The United Nations Population Fund (UNFPA) says the only one in three teenagers who fall pregnant continues her education after delivery, despite the South African Schools Act, which says that ‘girls who become pregnant should not be denied access to education.’
The UNFPA estimates that 51 000 South African schoolgirls gave birth in 2011 and the Department of Health reports that eight percent of the women who give birth in public hospitals and clinics are less than 18 years old.
University of KwaZulu-Natal’s researcher, Samantha Willan, argues that that falling pregnant has a devastating effect on a teenage girl's schooling. "Supporting teenage mothers to complete their education is the most powerful intervention we as society can make for both the teenage girl and her baby," she explains.
To read the article titled, “Teenage moms need support, not censure,” click here.Source:Mail and Guardian
The Gauteng Department of Social Development says that most teenagers in the province admit to preferring unsafe sex.
Social development MEC, Nandi Mayathula-Khoza, who briefed the media on the department study, ‘Factors Associated with Teenage Pregnancy in Gauteng Province’, pointed out that teen pregnancies are a problem that could not be ignored.
Mayathula-Khoza, who is of the view that teenage pregnancy contributes the level of unemployment, also added that, “…girls who fall pregnant have a right to continue with school.”
To read the article titled, “Teens don't like condoms,” click here.Source:Times Live
The Swedish Association for Sex Education (RFSU) has termed teachers' difficulties and discomfort in teaching key sex education topics as a challenge that needs to be urgently addressed.
RFSU project manager, Dr Cuthbert Maendaenda, says that in Dar es Salaam, Tanzania, many teachers have in most cases failed to overcome their personal motives towards issues in sex education, hence denying students understanding of some crucial aspects.
Maendaenda explains: “Some people think that we do not have sex education in our schools, the fact is that the education is there but students are not able to get full dosage as teachers have been skipping some information when teaching."
To read the article titled, “NGO makes case for sex education in schools,” click here.Source:All Africa
Children in sub-Saharan Africa are highly aware of the sexualised world they live in and are at dire risk falling pregnant or contracting HIV/AIDS or both as teenagers if they are treated as mere innocents.
According to a study by the Human Sciences Research Council (HSRC) and Cambridge University, children themselves say they want to discuss sex because they see evidence of it all around them in any case.
According to Statistics South Africa’s ‘General Household Survey 2010: Focus on Schooling’ report, more than 89 000 schoolgirls were already pregnant or fell pregnant between July 2009 and July 2010,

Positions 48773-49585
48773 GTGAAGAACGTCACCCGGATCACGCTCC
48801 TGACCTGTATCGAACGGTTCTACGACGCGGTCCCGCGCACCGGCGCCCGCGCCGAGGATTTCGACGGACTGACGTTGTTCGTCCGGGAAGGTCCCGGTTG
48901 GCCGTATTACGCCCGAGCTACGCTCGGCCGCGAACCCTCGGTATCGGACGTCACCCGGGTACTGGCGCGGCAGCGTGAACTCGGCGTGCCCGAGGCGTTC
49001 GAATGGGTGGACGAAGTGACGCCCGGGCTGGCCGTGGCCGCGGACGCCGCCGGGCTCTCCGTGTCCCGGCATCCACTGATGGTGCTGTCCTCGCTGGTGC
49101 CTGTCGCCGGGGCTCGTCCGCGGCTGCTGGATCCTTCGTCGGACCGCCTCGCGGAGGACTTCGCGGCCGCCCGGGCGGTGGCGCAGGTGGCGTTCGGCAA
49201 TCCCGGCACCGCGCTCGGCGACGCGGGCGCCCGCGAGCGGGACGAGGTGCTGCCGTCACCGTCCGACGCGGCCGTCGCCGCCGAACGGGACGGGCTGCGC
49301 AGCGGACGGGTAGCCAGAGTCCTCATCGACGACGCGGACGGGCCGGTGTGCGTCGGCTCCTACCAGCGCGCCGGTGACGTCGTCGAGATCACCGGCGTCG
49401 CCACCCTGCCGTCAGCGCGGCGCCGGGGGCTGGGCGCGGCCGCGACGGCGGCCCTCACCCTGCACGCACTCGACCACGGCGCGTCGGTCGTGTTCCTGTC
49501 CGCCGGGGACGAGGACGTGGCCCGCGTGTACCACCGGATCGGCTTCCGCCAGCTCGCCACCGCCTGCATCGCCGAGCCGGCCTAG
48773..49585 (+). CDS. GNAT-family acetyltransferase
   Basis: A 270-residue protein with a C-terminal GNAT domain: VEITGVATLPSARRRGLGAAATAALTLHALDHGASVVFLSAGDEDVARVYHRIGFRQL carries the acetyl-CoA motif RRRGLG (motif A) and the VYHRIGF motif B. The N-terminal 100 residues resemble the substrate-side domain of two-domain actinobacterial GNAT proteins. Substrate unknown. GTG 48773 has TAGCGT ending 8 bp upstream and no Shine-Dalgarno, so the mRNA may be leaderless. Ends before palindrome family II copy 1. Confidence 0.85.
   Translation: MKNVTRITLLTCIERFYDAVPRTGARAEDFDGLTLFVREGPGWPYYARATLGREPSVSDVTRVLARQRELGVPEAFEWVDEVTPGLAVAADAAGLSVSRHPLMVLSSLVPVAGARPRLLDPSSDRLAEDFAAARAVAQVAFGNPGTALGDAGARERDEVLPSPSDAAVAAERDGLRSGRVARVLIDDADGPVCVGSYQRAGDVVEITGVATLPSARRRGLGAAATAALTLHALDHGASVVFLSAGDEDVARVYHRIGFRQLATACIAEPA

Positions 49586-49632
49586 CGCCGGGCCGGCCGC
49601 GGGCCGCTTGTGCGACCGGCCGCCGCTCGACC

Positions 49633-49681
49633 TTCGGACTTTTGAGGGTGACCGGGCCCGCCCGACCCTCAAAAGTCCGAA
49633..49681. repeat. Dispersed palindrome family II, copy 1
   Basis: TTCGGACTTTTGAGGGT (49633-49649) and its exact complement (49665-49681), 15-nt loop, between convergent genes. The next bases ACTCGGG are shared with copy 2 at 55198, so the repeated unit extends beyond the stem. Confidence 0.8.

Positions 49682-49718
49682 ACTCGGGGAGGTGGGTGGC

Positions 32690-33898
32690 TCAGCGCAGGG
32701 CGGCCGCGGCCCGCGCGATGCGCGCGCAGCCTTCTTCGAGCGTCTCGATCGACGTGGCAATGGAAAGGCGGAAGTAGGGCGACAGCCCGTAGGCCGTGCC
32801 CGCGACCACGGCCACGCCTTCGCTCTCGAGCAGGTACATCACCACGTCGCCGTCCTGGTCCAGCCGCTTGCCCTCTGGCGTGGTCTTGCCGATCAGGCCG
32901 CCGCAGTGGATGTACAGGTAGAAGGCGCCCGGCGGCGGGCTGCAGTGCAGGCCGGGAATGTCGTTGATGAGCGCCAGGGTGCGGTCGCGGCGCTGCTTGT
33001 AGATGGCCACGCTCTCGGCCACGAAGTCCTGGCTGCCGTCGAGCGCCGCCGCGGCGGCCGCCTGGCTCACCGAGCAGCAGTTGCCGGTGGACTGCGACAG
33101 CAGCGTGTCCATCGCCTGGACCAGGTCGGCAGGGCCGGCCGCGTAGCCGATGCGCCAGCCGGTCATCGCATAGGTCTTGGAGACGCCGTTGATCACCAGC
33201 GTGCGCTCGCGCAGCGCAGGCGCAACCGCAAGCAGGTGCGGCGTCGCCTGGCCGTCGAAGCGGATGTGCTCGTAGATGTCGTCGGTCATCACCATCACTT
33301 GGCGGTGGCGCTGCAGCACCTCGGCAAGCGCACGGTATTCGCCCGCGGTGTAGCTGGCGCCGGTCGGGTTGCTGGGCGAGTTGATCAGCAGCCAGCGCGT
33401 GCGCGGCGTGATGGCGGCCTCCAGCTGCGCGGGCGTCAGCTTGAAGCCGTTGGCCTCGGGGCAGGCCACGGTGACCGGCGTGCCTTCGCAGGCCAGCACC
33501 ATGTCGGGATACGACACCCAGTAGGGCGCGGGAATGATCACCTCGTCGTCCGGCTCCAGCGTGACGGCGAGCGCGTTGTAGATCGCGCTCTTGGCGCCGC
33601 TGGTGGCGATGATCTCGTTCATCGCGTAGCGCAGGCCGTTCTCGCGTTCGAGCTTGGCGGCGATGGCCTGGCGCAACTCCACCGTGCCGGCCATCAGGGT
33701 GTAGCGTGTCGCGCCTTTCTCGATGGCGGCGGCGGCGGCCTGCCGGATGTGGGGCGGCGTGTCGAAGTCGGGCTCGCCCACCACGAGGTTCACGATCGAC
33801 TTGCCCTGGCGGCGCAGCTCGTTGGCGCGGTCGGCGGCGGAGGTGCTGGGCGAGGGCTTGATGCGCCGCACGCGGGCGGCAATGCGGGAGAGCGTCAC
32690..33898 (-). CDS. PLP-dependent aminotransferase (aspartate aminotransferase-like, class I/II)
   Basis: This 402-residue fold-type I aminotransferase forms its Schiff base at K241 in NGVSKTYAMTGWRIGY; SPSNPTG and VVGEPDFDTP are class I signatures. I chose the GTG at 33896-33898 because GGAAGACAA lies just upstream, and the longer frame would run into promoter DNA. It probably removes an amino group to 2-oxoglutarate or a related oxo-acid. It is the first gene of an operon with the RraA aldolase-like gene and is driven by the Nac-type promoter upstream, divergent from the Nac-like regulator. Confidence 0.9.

To read the article titled, “It's time we had a talk about sex, say SA schoolkids,” click here.Source:Mail & Guardian
Experts in education, children’s rights and HIV/AIDS say primary school pupils are far more willing to talk about the risks and role of sex in their communities than adults realised.
They believe that statistics such as the 24.4 percent pregnancy rate among girls in grades 8-11 shown by the 2008 South African National Youth at Risk Survey, are a reason for schools to tackle the issue.
Deputy head of the education faculty at the University of Cambridge, Dr Colleen McLaughlin, says that a ‘social dialogue’ is needed in order to inform teacher training and sex education curricula in schools.
To read the article titled, “Experts recommend schools provide sex education,” click here.Source:Business Day
The Gauteng Department of Education says that girls who fall pregnant at school have to be encouraged to return and finish their education.
Speaking at an education colloquium in Johannesburg, Barbara Creecy, pointed out that children who stay on course are more likely to be employed as adults, less likely to be caught up by crime and are healthier.
The meeting was attended by educationists, academics and a number of civic organisations to discuss ways to stop children from dropping out of school before they finish Matric.
To read the article titled, “Pregnant girls must come back to school – MEC,” click here.Source:Sowetan Live
NGOs have slammed Western Cape Premier, Helen Zille, for awarding bursaries to teenage girls who did not fall pregnant while at school.
Molo Songololo director, Patric Solomons, has expressed concern about the awards because the responsibility is placed on teenage girls when the issues in their communities and homes are much larger.
Solomons points out that these 14 girls, who received bursaries worth R10 000 as part of the Teenage Pregnancy Prevention Project, are confronted with a whole lot of social pressures.
In the same vein, Childline’s Wynberg area manager, Cheryl Morilly, says Zille’s bursaries do not address why teenage girls became pregnant.
To read the article titled, “Zille’s teen bursaries slammed – report,” click here.Source:Independent Online
The United Nations Children's Fund (UNICEF) says pregnant girls aged between 15 and 19 account for 70 000 of the 500 000 deaths related to childbirth complications worldwide.
UNICEF executive director, Ann Veneman, points out that forced marriages are a contributing factor to girls’ vulnerability to early pregnant, contracting HIV and being sexually abused. She was speaking at the launch of the 2009 State of the World’s Children in Johannesburg.
Veneman says these factors also contribute to young girls dropping out of school. She emphasised the need for girls to be educated, as an educated woman is most likely to delay childbirth and seek better health care.
To read the article titled, “Teenage pregnancy is killing girls, says UNICEF,” click here.Source:Witness